It’s no surprise that Toronto’s 2017 sales numbers pale in comparison to the record-setting 2016.
There were almost 20% fewer sales throughout the year in comparison to 2016, with many buyers waiting for prices to bottom out and sellers holding out for long-term price growth.
2017 did show growth in the price sector.
The average selling price for all home types across Toronto was approximately $823,000. Home prices and home price growth also differed throughout 2017. Year-over-year average price growth of over 30% was reported in the first quarter. This was arguably one of the triggers that prompted the announcement of the FHP (Ontario Fair Housing Plan). Following the onset of the FHP, sales declining and listings increasing, market conditions started to balance out, with the annual rate of price growth moderating in the second half of the year.
The calendar year 2017 average selling price was up by 12.7% annually. Although annual growth in the average price was generally positive on a year-over-basis throughout the year.
Everything is segmented
Different home types proved to have their own unique markets in 2017, each with their own ups and downs. The detached home market segment, usually the most expensive, experienced the slowest pace of growth. Buyers looking for less expensive options flocked to condominiums, as did investors and primary residents.
The result: Double-digit growth in the condo sector, with condo rental prices jumping with it.
Looking Forward into 2018
The forecast range for TREB MLS® sales in 2018 is between 85,000 and 95,000. The midpoint of this range suggests an annual sales count slightly lower than the 2017 total.
It is anticipated that year-over-year declines will be more pronounced in the first four months of 2018, as comparisons are made to the record pace of sales at the beginning of 2017.
Conversely, sales are expected to be up on a year-over-year basis as we move through the late spring and summer months.
Intending buyers supports a flatter sales trend in 2018, with buying intentions lower compared to a year ago. Of particular note is the dip in first-time buying intentions over the past year.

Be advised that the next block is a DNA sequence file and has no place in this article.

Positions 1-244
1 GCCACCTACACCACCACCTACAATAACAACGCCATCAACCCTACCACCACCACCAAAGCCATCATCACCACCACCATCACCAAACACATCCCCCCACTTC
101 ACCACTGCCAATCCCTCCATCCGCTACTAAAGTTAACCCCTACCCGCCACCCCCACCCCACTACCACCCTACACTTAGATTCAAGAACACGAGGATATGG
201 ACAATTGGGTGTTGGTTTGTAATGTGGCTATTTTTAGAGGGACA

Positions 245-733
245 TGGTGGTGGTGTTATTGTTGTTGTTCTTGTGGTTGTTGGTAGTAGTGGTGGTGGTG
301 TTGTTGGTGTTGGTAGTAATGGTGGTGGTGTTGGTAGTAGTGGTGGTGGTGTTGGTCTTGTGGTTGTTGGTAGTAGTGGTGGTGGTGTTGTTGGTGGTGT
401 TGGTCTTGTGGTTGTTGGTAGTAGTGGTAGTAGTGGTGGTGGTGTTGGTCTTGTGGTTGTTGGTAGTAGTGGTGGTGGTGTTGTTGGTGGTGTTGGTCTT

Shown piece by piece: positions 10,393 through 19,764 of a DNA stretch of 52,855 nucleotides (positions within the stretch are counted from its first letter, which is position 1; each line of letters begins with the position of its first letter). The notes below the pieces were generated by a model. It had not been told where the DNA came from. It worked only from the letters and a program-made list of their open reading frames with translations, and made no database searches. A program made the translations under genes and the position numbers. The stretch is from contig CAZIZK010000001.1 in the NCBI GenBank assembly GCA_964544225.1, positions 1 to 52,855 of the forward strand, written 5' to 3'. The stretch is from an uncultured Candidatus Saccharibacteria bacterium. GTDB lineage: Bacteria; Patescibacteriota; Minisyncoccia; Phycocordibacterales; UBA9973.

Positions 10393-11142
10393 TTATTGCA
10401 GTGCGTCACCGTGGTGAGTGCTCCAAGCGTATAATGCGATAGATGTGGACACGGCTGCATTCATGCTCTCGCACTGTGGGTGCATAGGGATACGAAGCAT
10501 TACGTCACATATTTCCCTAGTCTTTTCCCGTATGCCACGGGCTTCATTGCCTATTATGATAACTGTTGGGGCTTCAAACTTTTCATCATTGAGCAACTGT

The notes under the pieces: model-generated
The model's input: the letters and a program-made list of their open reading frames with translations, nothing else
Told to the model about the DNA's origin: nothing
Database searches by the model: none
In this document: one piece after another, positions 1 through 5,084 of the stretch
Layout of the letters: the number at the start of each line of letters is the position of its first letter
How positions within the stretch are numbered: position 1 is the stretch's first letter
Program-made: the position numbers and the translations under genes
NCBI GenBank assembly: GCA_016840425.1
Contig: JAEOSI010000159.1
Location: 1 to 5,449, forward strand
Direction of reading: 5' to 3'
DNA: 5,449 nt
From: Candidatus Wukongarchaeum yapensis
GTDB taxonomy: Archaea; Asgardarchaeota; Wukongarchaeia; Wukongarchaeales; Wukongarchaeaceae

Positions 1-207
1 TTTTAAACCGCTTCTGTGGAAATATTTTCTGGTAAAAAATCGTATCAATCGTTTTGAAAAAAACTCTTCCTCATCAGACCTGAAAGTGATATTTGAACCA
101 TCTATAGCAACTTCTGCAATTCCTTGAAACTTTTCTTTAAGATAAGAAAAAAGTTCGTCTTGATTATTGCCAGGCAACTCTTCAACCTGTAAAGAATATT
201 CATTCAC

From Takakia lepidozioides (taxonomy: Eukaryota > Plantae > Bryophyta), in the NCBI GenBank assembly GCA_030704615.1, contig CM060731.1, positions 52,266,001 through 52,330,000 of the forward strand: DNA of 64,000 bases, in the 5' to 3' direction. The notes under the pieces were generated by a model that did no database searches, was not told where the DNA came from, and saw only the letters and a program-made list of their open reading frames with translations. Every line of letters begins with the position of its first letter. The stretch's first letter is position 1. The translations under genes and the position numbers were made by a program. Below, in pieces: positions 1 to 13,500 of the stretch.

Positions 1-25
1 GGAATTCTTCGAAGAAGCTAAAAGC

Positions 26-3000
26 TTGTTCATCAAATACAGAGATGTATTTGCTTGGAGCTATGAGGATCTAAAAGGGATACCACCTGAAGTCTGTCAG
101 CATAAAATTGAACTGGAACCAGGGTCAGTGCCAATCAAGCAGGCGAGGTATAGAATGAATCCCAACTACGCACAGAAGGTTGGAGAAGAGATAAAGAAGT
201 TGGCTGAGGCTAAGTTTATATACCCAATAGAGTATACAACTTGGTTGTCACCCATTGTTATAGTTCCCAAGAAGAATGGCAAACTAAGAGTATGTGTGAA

There remains a degree of uncertainty in the marketplace due to the psychological impact of the Ontario Fair Housing Plan and changes to mortgage lending guidelines.
The forecast range for the average selling price in 2018 is between $800,000 and 850,000. The midpoint of that range suggests a slight increase in the average selling price this year.
Similar to sales, year-over-year declines in the average selling price will likely be reported in some months during the first half of the year, as comparisons are made to the high price levels reported at the beginning of 2017. During the second half of 2018, annual rates of price growth will be in the mid-single digits, with enough competition between buyers to see rates of growth above the rate of inflation.
Expect tight market conditions for condominium apartments to underpin continued double-digit rates of price growth in this market segment. Conversely, the pace of growth for more expensive detached homes will be less brisk.
With that being said, Fundamental demand drivers promoting housing demand will remain in place in 2018, including immigration-driven population growth, job creation and low unemployment across a diversity of economic sectors. However, we must be cognizant of the fact that, in the short term, higher borrowing costs and the effects of federal and provincial policy decisions will act as a drag on demand for housing ownership. It is also probable that provincial rent control legislation will stunt the supply of available rental units, resulting in a continuation of average rent growth well-above the rate of inflation.
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